Squalane For Skin

skin care essentials What Is Squalane And What Does It Do For The Skin?

We’re giving you the lowdown on this skin care gem.

It’s easy to get overwhelmed when trying to choose the right products for your skin care routine. By now, you’re probably familiar with the benefits of popular skin care ingredients like retinol and hyaluronic acid, but what about squalane? Known for its hydrating benefits, it’s no surprise that skin care gurus and brands alike are jumping on the squalane oil bandwagon. Keep reading to learn about the buzzy ingredient, including what squalane is and how to incorporate products formulated with squalane  into your beauty routine.



The Lowdown On Squalane

What is squalane? According to the National Center for Biotechnology Information (NCBI), squalane is a saturated form of squalene. Look closely—the names are slightly different. See, squalene, emphasis on the 'e,' is naturally produced by the lipids of skin cells and is a component of human sebum. It also can be derived from both animal and plant sources. It’s commonly found in shark liver, but thanks to modern technology, vegan squalane can now be produced more easily, as per the NCBI. 

So, where does squalane come in, you ask? Squalane is formed when squalene undergoes a course of hydrogenation, in which double bonds are eliminated. In turn, squalane is less prone to oxidation than squalene, making it the more common ingredient found in skin care products like moisturizer. In simpler terms, squalane is a derivative of squalene and is more stable in skin care formulations. 



The Benefits Of Squalane

Since squalane is a derivative of human sebum, it makes sense that it’s a popular ingredient in skin care formulas. Below we’re explaining some of the known benefits of squalene, the source from which it is derived.

 

1. It’s An Emollient 

If you're familiar with emollients, then you know that they help to hydrate skin and improve softness, flexibility, and smoothness. Per the NCBI, squalene is one of the most common lipids (emollients) and is commonly used in skin care products. 

 

2. It Has Antioxidant Properties 

According to the NCBI, squalene is said to have antioxidant properties that help to protect skin’s surface. Known as a highly effective oxygen-scavenging agent, this ingredient comes in handy to help protect skin from the damaging effects of sun damage and free radicals. If you’re well versed on the topic of anti-aging, then you know that free radicals can cause age spots and premature signs of aging to become more prominent.

 

3. It’s Anti-Bacterial 

The NCBI states that squalane is anti-bacterial and can be used in treating skin disorders such as acne, seborrheic dermatitis, psoriasis and more. We know that acne is often caused by bacteria, so if you struggle with breakouts, incorporating anti-bacterial products into your skin care routine can make a positive difference.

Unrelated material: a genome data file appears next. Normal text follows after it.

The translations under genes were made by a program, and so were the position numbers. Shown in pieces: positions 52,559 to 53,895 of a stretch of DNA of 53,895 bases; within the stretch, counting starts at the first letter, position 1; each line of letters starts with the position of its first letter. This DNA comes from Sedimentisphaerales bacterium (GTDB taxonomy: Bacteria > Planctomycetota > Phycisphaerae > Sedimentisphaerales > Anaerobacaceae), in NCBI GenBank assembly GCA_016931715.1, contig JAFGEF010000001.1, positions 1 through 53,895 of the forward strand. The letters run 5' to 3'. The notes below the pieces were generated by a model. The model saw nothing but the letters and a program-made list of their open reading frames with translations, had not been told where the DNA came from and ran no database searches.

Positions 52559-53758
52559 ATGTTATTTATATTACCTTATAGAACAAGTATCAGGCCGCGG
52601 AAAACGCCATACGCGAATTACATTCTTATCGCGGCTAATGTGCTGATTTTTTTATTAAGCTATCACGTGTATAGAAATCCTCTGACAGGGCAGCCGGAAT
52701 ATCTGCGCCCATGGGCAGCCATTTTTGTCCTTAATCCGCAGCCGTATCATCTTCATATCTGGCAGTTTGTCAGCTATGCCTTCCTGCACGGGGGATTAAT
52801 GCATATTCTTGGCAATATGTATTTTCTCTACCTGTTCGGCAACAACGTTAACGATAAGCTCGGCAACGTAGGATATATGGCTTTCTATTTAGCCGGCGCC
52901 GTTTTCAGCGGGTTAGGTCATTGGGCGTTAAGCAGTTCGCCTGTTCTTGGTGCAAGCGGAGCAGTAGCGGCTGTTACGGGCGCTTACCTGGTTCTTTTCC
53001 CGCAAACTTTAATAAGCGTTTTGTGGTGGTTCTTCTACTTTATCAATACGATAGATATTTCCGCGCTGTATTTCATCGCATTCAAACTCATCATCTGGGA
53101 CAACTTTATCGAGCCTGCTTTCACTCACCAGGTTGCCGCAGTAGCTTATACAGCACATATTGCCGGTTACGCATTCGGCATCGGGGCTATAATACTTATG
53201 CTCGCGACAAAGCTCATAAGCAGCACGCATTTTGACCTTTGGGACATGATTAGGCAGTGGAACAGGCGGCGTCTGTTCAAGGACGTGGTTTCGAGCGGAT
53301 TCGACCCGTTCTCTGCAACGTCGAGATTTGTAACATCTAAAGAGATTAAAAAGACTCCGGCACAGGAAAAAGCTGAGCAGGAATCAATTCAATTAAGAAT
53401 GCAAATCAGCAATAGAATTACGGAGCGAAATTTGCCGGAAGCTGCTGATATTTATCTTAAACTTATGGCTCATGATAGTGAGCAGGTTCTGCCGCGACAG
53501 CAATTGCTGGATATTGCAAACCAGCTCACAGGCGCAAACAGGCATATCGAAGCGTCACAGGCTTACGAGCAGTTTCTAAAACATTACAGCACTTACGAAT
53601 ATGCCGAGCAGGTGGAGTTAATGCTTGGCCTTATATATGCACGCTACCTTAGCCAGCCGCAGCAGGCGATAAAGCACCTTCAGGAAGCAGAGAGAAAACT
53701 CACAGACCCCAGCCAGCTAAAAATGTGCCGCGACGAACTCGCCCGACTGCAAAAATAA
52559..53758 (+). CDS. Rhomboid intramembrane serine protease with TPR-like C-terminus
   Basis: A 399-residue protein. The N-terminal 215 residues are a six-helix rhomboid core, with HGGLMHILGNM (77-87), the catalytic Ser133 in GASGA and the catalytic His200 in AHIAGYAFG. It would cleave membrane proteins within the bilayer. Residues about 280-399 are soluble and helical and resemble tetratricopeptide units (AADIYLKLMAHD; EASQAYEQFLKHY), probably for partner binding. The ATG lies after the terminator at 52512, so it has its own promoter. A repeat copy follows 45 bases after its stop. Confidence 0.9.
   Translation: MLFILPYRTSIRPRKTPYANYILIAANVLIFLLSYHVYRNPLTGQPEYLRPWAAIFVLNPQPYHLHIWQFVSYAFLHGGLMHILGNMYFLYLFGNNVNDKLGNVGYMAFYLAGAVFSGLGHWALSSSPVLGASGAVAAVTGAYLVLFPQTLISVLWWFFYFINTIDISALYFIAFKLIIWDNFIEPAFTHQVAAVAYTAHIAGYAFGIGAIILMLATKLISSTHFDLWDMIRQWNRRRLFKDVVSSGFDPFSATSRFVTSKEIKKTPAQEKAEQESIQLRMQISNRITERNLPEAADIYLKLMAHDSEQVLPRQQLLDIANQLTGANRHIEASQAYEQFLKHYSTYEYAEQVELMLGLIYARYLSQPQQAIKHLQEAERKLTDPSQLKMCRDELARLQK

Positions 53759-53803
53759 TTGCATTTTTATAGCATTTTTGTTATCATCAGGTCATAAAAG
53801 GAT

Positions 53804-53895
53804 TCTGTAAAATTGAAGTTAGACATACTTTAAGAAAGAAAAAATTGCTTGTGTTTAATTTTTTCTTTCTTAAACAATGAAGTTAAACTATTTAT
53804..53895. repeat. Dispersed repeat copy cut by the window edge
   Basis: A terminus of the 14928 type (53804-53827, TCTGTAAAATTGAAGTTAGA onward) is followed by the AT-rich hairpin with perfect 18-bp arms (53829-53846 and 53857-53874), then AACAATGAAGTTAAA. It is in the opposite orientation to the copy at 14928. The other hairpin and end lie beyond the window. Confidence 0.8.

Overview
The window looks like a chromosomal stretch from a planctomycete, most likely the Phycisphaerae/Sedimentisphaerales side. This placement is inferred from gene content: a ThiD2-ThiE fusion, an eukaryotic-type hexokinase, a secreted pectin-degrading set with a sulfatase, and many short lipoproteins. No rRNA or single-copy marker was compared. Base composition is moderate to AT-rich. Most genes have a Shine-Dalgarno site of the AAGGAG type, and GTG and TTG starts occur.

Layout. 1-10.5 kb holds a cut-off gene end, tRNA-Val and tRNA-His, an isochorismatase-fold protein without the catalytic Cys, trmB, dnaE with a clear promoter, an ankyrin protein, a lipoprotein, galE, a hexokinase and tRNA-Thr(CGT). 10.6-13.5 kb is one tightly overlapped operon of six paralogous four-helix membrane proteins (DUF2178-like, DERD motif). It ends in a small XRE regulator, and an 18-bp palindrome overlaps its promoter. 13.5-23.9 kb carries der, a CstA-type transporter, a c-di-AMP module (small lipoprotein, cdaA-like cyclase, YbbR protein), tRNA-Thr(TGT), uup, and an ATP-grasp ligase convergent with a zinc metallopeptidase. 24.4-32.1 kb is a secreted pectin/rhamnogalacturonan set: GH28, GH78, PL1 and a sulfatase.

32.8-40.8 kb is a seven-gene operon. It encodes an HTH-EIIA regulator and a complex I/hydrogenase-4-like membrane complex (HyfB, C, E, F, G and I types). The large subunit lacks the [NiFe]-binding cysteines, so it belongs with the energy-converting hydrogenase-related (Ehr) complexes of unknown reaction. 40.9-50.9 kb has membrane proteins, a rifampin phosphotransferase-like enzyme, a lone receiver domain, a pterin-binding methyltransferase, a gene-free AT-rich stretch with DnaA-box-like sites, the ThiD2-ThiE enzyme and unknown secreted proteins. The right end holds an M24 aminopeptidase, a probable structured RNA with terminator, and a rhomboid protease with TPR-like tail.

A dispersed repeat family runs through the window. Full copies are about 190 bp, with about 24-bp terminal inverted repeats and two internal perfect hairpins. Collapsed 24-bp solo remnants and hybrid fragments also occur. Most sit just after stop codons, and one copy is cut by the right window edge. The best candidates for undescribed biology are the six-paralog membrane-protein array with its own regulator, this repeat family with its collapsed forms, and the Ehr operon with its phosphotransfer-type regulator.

How To Incorporate Squalane Into Your Skin Care Routine 

Once you’re familiar with the benefits of squalane, you’ll probably want to add it into your routine. Below, we’re sharing how to do so. 

 

1. Try A Moisturizer Formulated With Squalane 

When it comes to having healthy, glowing skin, moisturizer is key. According to the NCBI, while our bodies naturally produce squalane, the production slows down drastically at age thirty. If you need a moisturizer that can make up for the natural decrease in moisture that comes with aging skin, try the L’Oréal Paris Age Perfect Rosy Tone Moisturizer for Mature, Dull Skin. Formulated with squalane, imperial peony, and lipohydroxy acid, this formula helps to gently exfoliate dull, sallow skin and revive skin’s radiance.

 

Editor’s tip: If you prefer a fragrance-free moisturizer formulated with squalane, the L’Oréal Paris Age Perfect Rosy Tone Fragrance Free Face Moisturizer is the perfect choice. 

 

2. Try A Serum Formulated With Squalane

While a moisturizer may be your first line of defense when it comes to tackling hydration, there are other options you can rely on, like face serums. Face serums are ultra-lightweight, highly concentrated skin care products that work to provide skin with a myriad of benefits. Go ahead and add a face serum formulated with squalane oil to your regimen—you can even layer it under your squalane-formulated moisturizer for additional benefits.

 

3. Try A Squalane Facial Oil

If you have dry skin or simply like incorporating a face oil into your skin care routine for extra hydration or glow, try opting for a squalane facial oil. There are plenty of squalane-based skin care oils on the market which are not only hydrating, but their simple ingredient lists make them an excellent choice if you have sensitive skin, too. 

 

Next:  Why Grapeseed Oil Is Good For Your Skin

 

Written by: Alyssa Kaplan, Photo Credit: Chaunte Vaughn